Justice Wins Flexibility to Avert Furloughs

Attorney General Eric Holder Attorney General Eric Holder Evan Vucci/AP

Update: Attorney General Eric Holder has announced there will be no Justice Department sequestration furloughs in 2013. See our story here

Congressional appropriators have agreed to allow the Justice Department to shift money within its budget to avoid employee furloughs this fiscal year.

The department last week asked lawmakers for the authority to transfer or “reprogram” funds from various budget accounts to cover shortfalls in salaries for thousands of employees because of sequestration. Rep. Frank Wolf, chairman of the House Appropriations Subcommittee on Commerce, Justice, Science and Related Agencies approved the proposed reprogramming authority in an April 24 letter to Attorney General Eric Holder.

“The committee understands that these actions, taken together, will enable the department to avoid any furloughs for the remainder of fiscal year 2013, within all its components,” the Virginia Republican wrote.

The Senate Appropriations Committee also has approved the department’s request, a Senate aide confirmed. Sen. Barbara Mikulski, D-Md., who leads the full Appropriations panel, also chairs the Commerce, Justice, Science and Related Agencies Subcommittee.

Lawmakers in March agreed to allow Justice to shift money within the Bureau of Prisons to avoid furloughing thousands of correctional workers. Also last month, Holder announced that he would postpone until mid-April a decision on furloughs at his department.

Justice did not immediately respond to a request for comment. The green light from appropriators on shifting funds, however, should enable the department to avoid furloughs. The department in February sent letters to assistant U.S. attorneys notifying them of proposed 14-day furloughs during the rest of the fiscal year.

Justice will be able to use $251.5 million in deobligated and expired prior year funds for salaries and expenses at the FBI and Bureau of Alcohol, Tobacco, Firearms and Explosives under the request. The department also will shift money from its Election Monitoring Program account to pay employees in the Civil Rights Division, and reprogram funds from its Legal Education coffers to cover salaries within the U.S. Attorneys unit. In addition, the department will be able to move appropriations within its federal prisoner detention account to salaries and expenses at the U.S. Marshals Service; the Executive Office for Immigration Review; U.S. Parole Commission; U.S. Trustees Program, and the Office of Inspector General.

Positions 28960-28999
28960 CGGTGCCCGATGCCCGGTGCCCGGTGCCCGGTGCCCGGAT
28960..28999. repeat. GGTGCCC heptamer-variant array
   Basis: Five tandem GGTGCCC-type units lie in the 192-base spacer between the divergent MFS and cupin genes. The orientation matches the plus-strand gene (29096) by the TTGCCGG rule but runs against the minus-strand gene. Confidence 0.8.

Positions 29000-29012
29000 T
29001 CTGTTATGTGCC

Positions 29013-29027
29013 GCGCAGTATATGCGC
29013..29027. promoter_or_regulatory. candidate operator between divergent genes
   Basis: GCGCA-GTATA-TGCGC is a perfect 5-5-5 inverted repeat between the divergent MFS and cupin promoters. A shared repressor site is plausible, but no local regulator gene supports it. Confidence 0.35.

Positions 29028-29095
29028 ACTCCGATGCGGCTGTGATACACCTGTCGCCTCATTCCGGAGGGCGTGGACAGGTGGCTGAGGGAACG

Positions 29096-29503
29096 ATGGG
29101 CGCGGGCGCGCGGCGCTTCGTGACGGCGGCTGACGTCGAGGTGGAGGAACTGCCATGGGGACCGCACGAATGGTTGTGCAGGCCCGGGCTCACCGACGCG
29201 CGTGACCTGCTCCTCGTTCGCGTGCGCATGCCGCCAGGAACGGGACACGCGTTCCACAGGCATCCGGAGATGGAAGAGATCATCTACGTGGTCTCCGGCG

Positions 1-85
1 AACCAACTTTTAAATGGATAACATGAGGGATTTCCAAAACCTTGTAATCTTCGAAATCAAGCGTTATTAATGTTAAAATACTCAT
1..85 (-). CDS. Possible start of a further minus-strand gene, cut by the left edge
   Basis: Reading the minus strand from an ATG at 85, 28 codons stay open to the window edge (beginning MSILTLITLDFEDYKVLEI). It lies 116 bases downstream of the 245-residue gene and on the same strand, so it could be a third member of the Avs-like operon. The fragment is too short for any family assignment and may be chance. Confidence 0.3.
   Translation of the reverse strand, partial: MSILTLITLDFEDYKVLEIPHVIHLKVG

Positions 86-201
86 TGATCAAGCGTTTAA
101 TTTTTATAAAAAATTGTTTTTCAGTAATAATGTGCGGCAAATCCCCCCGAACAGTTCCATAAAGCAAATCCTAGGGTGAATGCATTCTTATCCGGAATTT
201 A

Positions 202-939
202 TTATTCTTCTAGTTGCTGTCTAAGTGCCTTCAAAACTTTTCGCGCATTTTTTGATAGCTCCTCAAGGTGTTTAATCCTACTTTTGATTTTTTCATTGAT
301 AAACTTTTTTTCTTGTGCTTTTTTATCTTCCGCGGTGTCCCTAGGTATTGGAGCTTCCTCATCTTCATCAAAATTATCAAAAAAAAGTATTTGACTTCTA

Wolf pointed out in his letter to Holder that the reprogramming “will use resources intended for a variety of law enforcement activities and priorities, but now must be used to prevent furloughing critical operational personnel.” The Republican also included a handwritten note at the bottom of the letter, criticizing the Obama administration’s decision to buy Thomson Correctional Center in Illinois last year for $165 million from the state.

“You really created a mess with your bailing out the state of Ill [sic] with the Thomson prison purchase,” Wolf scribbled. “This will continue to create problems for the Justice Dept., especially the employees.”

Stay up-to-date with federal news alerts and analysis — Sign up for GovExec's email newsletters.
Close [ x ] More from GovExec

Thank you for subscribing to newsletters from GovExec.com.
We think these reports might interest you:

  • Sponsored by G Suite

    Cross-Agency Teamwork, Anytime and Anywhere

    Dan McCrae, director of IT service delivery division, National Oceanic and Atmospheric Administration (NOAA)

  • Data-Centric Security vs. Database-Level Security

    Database-level encryption had its origins in the 1990s and early 2000s in response to very basic risks which largely revolved around the theft of servers, backup tapes and other physical-layer assets. As noted in Verizon’s 2014, Data Breach Investigations Report (DBIR)1, threats today are far more advanced and dangerous.

  • Federal IT Applications: Assessing Government's Core Drivers

    In order to better understand the current state of external and internal-facing agency workplace applications, Government Business Council (GBC) and Riverbed undertook an in-depth research study of federal employees. Overall, survey findings indicate that federal IT applications still face a gamut of challenges with regard to quality, reliability, and performance management.

  • PIV- I And Multifactor Authentication: The Best Defense for Federal Government Contractors

    This white paper explores NIST SP 800-171 and why compliance is critical to federal government contractors, especially those that work with the Department of Defense, as well as how leveraging PIV-I credentialing with multifactor authentication can be used as a defense against cyberattacks

  • Toward A More Innovative Government

    This research study aims to understand how state and local leaders regard their agency’s innovation efforts and what they are doing to overcome the challenges they face in successfully implementing these efforts.

  • From Volume to Value: UK’s NHS Digital Provides U.S. Healthcare Agencies A Roadmap For Value-Based Payment Models

    The U.S. healthcare industry is rapidly moving away from traditional fee-for-service models and towards value-based purchasing that reimburses physicians for quality of care in place of frequency of care.

  • GBC Flash Poll: Is Your Agency Safe?

    Federal leaders weigh in on the state of information security


When you download a report, your information may be shared with the underwriters of that document.